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How to Install Wallpaper

How to install wallpaper

Interior designers prefer the term “wall covering” to “wall paper,” but either way, this isn’t the stuff you had to peel off the walls as soon as you moved into that old house. Wall coverings today feature bold designs, colours and textures that create a focal point for a room and are rarely used on all four walls.

Wall coverings add another layer of texture and design to a room that makes it look more custom, polished, and pulled together. Wallpaper is an easy way to create a feature wall or transform a whole room by picking out the colour tones in the wallpaper to match accessories like the cushions, throws and floor rug.

One thing that’s definitely popular right now is floral wall paper in large scale patterns, not the small traditional print but something that creates a focal point in a room.

We’re very excited to be able to offer a range of gorgeous Australian designed wallpaper to our homewares collections, many of these have been hand painted and printed in Australia.

If you’ve never hung wallpaper before, we’ll take you through the steps and equipment you’ll need to cut the wallpaper to size, apply the paste and hang it.


Tools for wallpapering

Step 1: Gather Your Materials and Tools

  • Wallpaper
  • Paste. We suggest a good quality starch-based, ready-mixed paste.  The amount needed is approximately 3 litres of mixed paste per 25 metre roll. (This equates to 12.5m2 or 5 x 2.4 metre drops of wallpaper)
  • Roller and tray – to hold the paste
  • Paint or paste brush – for hard to reach places
  • Spirit level or plumb line – to ensure the wallpaper is straight
  • Soft cloth or sponge – for cleaning walls and skirting
  • Smoothing brush or plastic smoother
  • Pencil – not pen or marker
  • Steel ruler – to make a straight clean cut across the top and bottom
  • Stanley knife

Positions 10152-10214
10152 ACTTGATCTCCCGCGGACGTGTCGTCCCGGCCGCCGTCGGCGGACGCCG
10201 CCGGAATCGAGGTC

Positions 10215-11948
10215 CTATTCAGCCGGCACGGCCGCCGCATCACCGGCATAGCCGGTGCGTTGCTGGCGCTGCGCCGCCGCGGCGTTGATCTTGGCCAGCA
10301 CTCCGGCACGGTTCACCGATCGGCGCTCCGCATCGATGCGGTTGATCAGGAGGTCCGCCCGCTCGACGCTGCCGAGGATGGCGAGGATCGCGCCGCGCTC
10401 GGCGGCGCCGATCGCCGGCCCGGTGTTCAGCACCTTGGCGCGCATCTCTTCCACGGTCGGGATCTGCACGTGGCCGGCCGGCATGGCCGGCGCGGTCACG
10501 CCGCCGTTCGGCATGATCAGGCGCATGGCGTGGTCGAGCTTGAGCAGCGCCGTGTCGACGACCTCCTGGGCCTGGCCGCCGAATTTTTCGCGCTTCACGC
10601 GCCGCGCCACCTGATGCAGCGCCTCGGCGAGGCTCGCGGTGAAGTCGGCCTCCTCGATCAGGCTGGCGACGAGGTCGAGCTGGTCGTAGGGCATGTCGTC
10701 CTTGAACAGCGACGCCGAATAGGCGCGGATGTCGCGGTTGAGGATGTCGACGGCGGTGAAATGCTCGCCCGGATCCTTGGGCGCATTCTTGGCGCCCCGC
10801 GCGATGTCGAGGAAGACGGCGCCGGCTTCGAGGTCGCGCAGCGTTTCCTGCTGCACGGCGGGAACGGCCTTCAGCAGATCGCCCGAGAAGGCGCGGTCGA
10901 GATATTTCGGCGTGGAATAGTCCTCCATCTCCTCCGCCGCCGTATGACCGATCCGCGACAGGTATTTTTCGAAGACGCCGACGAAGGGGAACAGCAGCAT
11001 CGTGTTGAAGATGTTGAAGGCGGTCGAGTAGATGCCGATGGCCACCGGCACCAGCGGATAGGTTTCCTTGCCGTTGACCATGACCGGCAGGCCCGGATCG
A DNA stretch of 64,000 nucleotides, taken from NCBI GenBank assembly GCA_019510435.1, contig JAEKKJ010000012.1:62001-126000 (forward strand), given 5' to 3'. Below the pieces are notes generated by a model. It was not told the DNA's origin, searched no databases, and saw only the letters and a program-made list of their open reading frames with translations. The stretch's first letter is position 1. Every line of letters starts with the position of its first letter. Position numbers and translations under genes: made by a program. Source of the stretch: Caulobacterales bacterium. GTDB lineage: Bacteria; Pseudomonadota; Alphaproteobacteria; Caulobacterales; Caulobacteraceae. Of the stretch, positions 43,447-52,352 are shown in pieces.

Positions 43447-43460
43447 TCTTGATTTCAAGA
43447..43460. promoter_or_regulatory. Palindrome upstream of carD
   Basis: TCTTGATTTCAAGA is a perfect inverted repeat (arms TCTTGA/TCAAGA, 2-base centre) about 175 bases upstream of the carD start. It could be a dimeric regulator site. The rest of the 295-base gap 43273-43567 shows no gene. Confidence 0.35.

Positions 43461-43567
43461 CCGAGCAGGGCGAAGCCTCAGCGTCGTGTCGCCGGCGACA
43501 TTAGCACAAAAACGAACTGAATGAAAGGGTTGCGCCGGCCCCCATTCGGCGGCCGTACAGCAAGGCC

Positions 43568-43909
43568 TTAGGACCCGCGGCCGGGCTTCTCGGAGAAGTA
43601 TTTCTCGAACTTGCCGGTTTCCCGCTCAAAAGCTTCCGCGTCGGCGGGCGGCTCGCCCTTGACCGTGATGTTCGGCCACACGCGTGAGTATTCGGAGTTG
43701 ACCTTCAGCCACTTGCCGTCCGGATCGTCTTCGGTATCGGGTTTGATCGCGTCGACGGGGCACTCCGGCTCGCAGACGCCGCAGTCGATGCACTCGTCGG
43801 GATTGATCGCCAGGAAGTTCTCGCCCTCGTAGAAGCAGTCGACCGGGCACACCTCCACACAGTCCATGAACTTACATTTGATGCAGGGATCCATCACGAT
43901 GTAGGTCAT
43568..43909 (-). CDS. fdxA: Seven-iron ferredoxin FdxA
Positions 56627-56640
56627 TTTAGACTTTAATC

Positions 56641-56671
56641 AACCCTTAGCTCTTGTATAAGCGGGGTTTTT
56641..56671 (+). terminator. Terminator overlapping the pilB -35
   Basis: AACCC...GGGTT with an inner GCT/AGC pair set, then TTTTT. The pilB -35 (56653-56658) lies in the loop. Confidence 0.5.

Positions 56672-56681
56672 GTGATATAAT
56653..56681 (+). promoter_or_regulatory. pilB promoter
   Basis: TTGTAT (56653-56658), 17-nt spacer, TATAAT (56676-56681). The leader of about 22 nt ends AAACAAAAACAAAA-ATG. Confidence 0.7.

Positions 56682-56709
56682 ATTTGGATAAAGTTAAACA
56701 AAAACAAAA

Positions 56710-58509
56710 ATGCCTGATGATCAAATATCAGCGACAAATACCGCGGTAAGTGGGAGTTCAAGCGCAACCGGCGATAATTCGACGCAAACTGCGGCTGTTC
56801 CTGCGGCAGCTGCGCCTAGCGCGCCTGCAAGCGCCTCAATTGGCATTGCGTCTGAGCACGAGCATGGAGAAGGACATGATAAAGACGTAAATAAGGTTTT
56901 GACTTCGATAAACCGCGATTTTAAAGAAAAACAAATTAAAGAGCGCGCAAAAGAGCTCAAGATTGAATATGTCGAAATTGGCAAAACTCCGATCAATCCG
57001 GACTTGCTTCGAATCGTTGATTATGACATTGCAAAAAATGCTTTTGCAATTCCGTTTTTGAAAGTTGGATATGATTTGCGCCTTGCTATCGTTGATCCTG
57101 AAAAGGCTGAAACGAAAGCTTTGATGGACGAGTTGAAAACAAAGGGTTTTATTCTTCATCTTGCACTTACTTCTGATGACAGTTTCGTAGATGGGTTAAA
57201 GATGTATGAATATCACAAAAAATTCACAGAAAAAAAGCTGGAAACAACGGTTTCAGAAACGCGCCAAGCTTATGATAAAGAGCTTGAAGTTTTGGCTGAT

• Tape measure
  • Scissors
  • Bucket of water
  • Dust sheet or floor protection
  • Ladder

Step 2. Prepare Your Walls

Preparing the walls properly will make sure the wallpaper sticks and doesn’t peel or pull away after hanging. And also helps prevent the wallpaper damaging the wall if it’s removed. If you hang wallpaper on walls that haven’t been properly prepared, the wallpaper may be bumpy, the edges might not line up, and the walls probably will suck all the moisture out of the wallpaper and paste. This will mean the paper shrinks and you’ll end up with gaps between hung lengths. Not great!

It’s essential that the walls are clean, even, dry and smooth. This means removing old wallpaper, flaking paint, dust, dirt, grease, oil and stains.

Any mouldy areas must be treated with a mould remediation solution prior to applying any stain-killing primer. For especially difficult stains you might need an oil-based primer. If this is the case, it’s best to then cover these treated areas with an acrylic primer (see removing oil above – it’s all coming full circle).

All cracks, holes and irregularities should be filled. And scrape powdery or flaky areas and smooth down rough surfaces with sandpaper. If you want to go the extra mile, you can also prime and line your walls.

Once all of your cleaning and repairs are complete, make sure to give it plenty of time to dry and seal properly.

Step 2. Check the Wallpaper